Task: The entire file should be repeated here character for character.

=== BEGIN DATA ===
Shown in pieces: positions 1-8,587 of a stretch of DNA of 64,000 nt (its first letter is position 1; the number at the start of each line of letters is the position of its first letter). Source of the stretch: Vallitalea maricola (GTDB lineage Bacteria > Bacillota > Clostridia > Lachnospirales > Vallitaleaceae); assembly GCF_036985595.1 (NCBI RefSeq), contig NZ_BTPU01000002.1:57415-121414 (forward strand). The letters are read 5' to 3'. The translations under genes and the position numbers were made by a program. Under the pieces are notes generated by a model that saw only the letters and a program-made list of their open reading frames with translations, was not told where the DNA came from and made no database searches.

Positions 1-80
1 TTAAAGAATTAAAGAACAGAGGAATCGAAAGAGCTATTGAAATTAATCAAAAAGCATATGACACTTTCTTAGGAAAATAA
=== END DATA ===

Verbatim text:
Shown in pieces: positions 1-8,587 of a stretch of DNA of 64,000 nt (its first letter is position 1; the number at the start of each line of letters is the position of its first letter). Source of the stretch: Vallitalea maricola (GTDB lineage Bacteria > Bacillota > Clostridia > Lachnospirales > Vallitaleaceae); assembly GCF_036985595.1 (NCBI RefSeq), contig NZ_BTPU01000002.1:57415-121414 (forward strand). The letters are read 5' to 3'. The translations under genes and the position numbers were made by a program. Under the pieces are notes generated by a model that saw only the letters and a program-made list of their open reading frames with translations, was not told where the DNA came from and made no database searches.

Positions 1-80
1 TTAAAGAATTAAAGAACAGAGGAATCGAAAGAGCTATTGAAATTAATCAAAAAGCATATGACACTTTCTTAGGAAAATAA